Cover

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Title Page, Copyright Page

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CONTENTS

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pp. vii-viii

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NOTE ON SOURCES

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p. ix

All references to Franklin’s Autobiography are to the Leonard Labaree edition (New Haven: Yale University Press, 1964). Unless otherwise noted, all other citations from Franklin’s writings are to The Papers of Benjamin Franklin, edited by Leonard W. Labaree et al. The digital edition, sponsored by the American...

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ACKNOWLEDGMENTS

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p. xi

I had the good fortune to be introduced to Ben Franklin in a fine seminar given many years ago at the University of Chicago by Ralph Lerner and Amy Kass. The idea for this book arose from a Liberty Fund conference on Franklin organized more recently by Michael Zuckert. For their stimulating observations and...

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INTRODUCTION

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pp. 1-14

Benjamin Franklin is and has always been the most American of Americans. He embodies the best of what we are and what we aspire to be. He is a wellspring of homespun wisdom, a selfmade man, hopeful, clever, skeptical, and wry, a fierce lover of liberty and plain dealing, thoroughly independent, and forever...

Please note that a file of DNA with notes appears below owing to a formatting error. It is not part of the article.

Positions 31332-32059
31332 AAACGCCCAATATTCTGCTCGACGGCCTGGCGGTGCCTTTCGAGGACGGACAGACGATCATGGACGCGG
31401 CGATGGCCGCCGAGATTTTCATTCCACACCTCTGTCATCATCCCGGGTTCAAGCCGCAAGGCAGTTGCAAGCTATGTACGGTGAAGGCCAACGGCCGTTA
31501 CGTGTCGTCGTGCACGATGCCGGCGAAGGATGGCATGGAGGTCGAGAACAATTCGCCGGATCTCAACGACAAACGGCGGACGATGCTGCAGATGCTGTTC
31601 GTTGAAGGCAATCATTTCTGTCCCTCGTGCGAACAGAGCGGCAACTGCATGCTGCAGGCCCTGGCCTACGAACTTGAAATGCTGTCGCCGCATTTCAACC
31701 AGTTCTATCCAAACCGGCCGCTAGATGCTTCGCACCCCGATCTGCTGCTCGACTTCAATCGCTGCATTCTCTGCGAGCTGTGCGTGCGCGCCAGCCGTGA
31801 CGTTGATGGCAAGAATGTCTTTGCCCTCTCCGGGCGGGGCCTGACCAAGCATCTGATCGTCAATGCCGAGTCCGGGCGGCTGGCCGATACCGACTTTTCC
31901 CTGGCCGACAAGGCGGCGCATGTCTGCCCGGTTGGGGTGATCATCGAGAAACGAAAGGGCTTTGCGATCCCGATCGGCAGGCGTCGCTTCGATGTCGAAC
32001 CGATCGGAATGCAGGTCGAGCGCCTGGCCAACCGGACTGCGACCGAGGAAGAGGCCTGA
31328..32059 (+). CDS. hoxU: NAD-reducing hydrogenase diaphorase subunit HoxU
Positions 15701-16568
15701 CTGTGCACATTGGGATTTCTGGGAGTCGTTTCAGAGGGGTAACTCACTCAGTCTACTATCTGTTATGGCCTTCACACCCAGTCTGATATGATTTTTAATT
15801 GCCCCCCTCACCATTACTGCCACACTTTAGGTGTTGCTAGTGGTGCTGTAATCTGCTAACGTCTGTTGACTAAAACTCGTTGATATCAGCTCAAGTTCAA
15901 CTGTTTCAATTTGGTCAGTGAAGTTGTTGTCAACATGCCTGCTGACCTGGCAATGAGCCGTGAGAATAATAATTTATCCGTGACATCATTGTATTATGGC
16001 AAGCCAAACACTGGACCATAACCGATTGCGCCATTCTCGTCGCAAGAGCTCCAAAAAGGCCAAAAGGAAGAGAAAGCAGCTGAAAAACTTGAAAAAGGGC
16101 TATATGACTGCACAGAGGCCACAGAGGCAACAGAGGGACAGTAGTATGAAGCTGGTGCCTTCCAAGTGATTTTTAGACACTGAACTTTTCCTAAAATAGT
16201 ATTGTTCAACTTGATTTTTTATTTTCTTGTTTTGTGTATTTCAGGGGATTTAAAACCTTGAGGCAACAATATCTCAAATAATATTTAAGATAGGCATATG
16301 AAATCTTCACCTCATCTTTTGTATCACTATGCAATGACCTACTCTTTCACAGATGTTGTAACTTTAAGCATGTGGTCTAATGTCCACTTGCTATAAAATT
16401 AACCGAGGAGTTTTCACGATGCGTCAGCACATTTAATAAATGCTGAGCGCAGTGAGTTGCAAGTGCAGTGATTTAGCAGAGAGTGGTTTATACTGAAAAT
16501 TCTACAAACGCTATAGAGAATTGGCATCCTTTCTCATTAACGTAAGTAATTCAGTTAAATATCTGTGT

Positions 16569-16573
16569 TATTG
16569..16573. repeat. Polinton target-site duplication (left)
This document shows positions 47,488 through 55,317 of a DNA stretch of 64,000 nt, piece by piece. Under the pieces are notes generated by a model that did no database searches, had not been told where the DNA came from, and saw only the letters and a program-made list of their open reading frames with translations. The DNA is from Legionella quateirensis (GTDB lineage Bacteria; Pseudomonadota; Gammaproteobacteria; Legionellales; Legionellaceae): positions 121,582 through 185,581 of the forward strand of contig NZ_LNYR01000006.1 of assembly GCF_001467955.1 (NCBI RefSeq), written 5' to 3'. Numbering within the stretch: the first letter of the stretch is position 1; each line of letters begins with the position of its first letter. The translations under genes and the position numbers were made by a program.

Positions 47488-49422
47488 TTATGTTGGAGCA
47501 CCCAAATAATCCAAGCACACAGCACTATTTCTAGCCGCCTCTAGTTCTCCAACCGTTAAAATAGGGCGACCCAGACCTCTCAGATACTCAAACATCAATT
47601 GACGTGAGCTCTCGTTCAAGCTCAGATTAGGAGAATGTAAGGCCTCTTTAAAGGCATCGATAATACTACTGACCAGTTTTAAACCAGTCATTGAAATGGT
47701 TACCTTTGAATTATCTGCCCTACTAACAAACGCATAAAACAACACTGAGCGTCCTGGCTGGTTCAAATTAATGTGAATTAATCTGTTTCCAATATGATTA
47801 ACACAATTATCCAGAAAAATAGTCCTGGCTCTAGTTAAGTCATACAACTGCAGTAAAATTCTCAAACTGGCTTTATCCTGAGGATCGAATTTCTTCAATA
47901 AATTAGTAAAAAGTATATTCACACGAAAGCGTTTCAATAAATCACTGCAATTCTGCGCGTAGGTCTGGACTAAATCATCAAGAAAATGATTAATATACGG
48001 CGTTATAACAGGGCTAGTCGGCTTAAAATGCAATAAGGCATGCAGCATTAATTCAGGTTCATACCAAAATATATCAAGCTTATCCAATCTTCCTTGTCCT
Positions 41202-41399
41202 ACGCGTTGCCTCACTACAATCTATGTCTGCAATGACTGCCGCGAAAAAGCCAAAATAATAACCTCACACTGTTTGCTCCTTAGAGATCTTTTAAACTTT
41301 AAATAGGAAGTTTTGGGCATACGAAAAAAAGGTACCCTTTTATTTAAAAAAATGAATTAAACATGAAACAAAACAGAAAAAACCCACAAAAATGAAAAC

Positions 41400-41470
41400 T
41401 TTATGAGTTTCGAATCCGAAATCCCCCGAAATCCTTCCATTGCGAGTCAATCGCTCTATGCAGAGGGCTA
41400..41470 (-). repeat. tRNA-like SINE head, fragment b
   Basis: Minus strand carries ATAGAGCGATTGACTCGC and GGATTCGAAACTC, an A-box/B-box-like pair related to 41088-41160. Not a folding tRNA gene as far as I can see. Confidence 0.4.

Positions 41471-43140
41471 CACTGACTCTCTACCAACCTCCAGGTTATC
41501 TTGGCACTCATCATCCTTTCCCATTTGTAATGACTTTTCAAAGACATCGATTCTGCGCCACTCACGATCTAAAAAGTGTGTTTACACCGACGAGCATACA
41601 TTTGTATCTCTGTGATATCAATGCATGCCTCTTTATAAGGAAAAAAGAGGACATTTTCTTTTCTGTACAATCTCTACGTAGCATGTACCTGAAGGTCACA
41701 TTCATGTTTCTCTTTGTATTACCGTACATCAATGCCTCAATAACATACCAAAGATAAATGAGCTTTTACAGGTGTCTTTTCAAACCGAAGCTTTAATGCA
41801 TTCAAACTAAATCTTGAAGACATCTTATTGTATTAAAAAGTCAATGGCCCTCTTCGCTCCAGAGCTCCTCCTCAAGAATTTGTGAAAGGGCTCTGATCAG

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CHAPTER 1. THE ECONOMIC BASIS OF LIBERTY

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pp. 15-48

If Franklin stands in broad agreement with Socrates and other classical thinkers on the importance of virtue for happiness, the most arresting difference lies in the prominent place he gives to moneymaking. Classical proponents of republicanism looked askance at commerce and the profit motive. Many of them...

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CHAPTER 2. THE VIRTUOUS CITIZEN

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pp. 49-90

Franklin thought long and deeply about the virtues needed for self-government and for private happiness. He began by reflecting upon the qualities he himself needed to develop in order to prosper; soon he was working out a systematic program of moral improvement for himself and launching an informal pro-...

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CHAPTER 3. PHILANTHROPY AND CIVIL ASSOCIATIONS

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pp. 91-126

Franklin’s advocacy of virtue begins with qualities needed for individual happiness, but it always aims at a broader social good. Franklin shares with his early modern predecessors an insistence on the convergence of private and public interests in a well-ordered polity, but he places less emphasis than they on the...

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CHAPTER 4. THOUGHTS ON GOVERNMENT

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pp. 127-184

We have now examined Franklin’s reflections on the economic and moral foundations of liberty and the most fundamental civic expressions of that liberty in free associations, which in turn teach the skills necessary for self-government. In doing so, we have largely followed the progression of Franklin’s own interests...

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CHAPTER 5. THE ULTIMATE QUESTIONS

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pp. 185-223

Franklin’s political project rested on a faith in the power of reason to grasp moral truths and to guide human society. This man who, in Turgot’s famous phrase, snatched lightning bolts from heaven and scepters from tyrants was confident that people could live more happily when not overawed, either by hereditary...

NOTES

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pp. 225-261

RECOMMENDED READINGS

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p. 263

INDEX

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pp. 265-277